Crossroad, by Barbara Hambly. A remarkably dark and often darkly funny story involving Lovecraftian horrors in spaaaaace. Christine Chapel is a major character, and her (non) relationship with Spock is developed convincingly and poignantly. Crossroad (Star Trek, Book 71)

Not My First Choice, But Worthwhile

Star Trek, Log One,
by Alan Dean Foster. Based on the animated series, this is nothing really special but nicely written.

The other novels by Barbara Hambly and Diane Duane are worth reading if you enjoy the series, as are Jean Lorrah’s. I note that Laurence Yep, Peter David, Joe Haldeman and Greg Bear all wrote novels for the original series; I don’t remember them, but they should be at least decent. I vaguely remember enjoying A. C. Crispin’s books.

Run Fast, Run Far

All the novels by Sondra Marshak and Myrna Culbreath are unreadable, though the “Phoenix” ones do have Kirk naked (and tortured) for most of the book. Avoid, even if that’s a selling point.

The Tears of the Singers, by Melinda Snodgrass. Oh God. Uhura meets a tousle-haired, temperamental asshole of a hot genius musician with a heart condition that will kill him if he gets excited. A planet of baby seal aliens are being clubbed to death by Klingons for the jewels they weep at the moment of death, only their song is holding the universe together. Kirk drafts the musician because he’s the only one who can translate the song, and he dies operatically in Uhura’s arms after saving the world. A baby seal alien spontaneously sheds a single perfect tear of woe, which Uhura makes into a necklace. The Tears of the Singers (Star Trek, No 19)

Did anyone read Spock, Messiah? Was it as dire as it sounds? SPOCK, MESSIAH! (Star Trek)
Y: The Last Man # 6, by Brian K. Vaughan and Pia Guerra, is in stores now. I can pick up my copy on Friday, and I am extremely excited about this.

Barbara Hambly's Circle of the Moon, sequel to Sisters of the Raven, apparently received a stealth release in trade paperback. It's set in a Middle-East-esque, male-dominated fantasy land where for time immemorial, only men (and only some of them) have been able to work magic. Then one day, men lost their power, and women gained theirs. Cue social uproar. The second book stands on its own quite well if you haven't read the first, and gains extra interest from being past the period of male outrage and denial, and into the period where society is starting to shift to accomodate the new order. As is typical for Hambly, this is all wrapped in a sword-and-sorcery adventure that also functions as a mystery. Well-characterized (my favorites are the dandyish King Oryn and the beggar woman-turned-mage Pomegranate and her imaginary friend, a pig named Pontifer Pig), page-turny, and fun.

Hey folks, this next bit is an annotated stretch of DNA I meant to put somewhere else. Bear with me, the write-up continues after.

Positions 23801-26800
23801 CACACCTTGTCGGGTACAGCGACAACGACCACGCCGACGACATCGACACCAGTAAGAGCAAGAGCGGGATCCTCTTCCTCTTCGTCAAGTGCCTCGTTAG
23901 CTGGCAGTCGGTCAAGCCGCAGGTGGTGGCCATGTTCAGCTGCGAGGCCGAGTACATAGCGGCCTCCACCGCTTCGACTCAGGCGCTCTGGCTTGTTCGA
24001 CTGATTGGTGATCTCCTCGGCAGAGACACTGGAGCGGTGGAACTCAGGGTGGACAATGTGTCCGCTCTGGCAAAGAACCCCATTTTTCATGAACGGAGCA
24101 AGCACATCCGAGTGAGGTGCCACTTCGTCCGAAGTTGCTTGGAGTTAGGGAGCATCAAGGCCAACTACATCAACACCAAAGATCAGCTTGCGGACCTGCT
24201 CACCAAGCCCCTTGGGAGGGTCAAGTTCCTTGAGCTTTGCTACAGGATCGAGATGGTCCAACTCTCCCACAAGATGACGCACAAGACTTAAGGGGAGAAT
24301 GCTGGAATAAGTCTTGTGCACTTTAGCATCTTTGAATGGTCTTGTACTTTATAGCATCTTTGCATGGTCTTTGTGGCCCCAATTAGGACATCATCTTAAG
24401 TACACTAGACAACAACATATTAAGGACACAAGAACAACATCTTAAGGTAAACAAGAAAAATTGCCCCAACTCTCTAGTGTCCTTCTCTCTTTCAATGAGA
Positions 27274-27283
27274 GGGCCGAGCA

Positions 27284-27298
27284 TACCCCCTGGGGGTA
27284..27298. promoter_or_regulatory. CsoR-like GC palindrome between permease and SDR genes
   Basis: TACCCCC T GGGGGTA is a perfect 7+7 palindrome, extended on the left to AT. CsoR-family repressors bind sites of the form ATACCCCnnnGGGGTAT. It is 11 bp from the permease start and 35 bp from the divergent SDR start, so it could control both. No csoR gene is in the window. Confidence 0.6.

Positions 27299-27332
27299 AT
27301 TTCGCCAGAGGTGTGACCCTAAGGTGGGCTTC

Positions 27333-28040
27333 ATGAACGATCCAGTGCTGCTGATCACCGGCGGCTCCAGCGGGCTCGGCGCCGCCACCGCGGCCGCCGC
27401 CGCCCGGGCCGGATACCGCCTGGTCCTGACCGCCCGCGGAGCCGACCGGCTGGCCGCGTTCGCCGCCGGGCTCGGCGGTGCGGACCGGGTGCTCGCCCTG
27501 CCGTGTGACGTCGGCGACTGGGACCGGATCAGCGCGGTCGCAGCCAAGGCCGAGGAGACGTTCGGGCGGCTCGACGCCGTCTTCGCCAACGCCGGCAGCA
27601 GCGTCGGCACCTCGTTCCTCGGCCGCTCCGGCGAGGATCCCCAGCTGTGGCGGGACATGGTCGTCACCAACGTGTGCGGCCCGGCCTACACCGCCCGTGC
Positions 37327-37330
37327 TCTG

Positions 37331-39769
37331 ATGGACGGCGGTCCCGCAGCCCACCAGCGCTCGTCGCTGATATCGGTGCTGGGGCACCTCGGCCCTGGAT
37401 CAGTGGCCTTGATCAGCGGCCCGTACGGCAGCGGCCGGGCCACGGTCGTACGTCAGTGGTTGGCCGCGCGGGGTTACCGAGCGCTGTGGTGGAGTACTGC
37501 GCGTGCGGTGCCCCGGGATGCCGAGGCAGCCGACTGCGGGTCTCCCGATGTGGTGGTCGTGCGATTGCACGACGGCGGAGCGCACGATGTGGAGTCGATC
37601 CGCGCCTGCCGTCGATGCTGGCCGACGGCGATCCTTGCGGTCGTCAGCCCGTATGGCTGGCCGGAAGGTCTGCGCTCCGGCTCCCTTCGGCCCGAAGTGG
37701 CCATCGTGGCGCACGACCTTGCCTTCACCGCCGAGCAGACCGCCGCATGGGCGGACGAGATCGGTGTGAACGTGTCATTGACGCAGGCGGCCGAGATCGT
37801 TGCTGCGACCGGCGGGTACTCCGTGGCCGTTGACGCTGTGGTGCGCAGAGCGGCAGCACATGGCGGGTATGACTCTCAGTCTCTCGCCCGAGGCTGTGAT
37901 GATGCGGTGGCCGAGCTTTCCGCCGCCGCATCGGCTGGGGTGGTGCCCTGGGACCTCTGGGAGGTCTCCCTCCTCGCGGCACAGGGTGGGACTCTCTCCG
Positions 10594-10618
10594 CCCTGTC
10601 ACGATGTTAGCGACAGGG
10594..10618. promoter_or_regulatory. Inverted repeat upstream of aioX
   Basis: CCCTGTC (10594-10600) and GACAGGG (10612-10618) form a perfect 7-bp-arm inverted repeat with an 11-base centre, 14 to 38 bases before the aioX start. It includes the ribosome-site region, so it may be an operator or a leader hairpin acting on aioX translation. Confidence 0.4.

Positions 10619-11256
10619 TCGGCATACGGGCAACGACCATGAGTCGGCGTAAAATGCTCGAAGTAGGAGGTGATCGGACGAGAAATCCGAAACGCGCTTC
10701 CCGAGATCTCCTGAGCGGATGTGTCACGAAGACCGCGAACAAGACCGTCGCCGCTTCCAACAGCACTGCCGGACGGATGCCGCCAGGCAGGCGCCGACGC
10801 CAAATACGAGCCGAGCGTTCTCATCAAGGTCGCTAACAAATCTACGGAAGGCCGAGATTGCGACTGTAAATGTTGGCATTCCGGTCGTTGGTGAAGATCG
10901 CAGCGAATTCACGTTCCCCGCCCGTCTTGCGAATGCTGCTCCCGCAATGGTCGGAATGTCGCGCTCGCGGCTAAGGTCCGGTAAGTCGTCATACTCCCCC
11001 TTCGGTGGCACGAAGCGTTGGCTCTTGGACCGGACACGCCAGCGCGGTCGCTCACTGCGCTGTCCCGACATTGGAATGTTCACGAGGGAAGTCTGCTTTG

Yet another reminder that Peter O'Donnell's Modesty Blaise series (described in my memoir; she's like a female James Bond, only much, much cooler) is back in print. I haven't seen it on the shelves much, but you can order all the books via If you are even remotely into pulp fiction or adventure novels about women who kick ass, I cannot recommend these too highly. She battles evil Siamese twins, she gets locked in a cage with a gorilla, she performs emergency appendectomies with one hand broken, she has affairs but not a boyfriend, and she has a lovely (non-sexual) relationship with her second in command, the cockney knife thrower Willie Garvin. They save each others' lives on a weekly basis, they spar literally and verbally, they amuse each other with humorous stories about their love lives-- it's charming.

On the manga shelves, supposedly Nana # 1 (HIGHLY recommended), Naruto # 8, and Fruits Basket # 12 are out now, but I haven't seen them yet. Maybe when I go to pick up Y.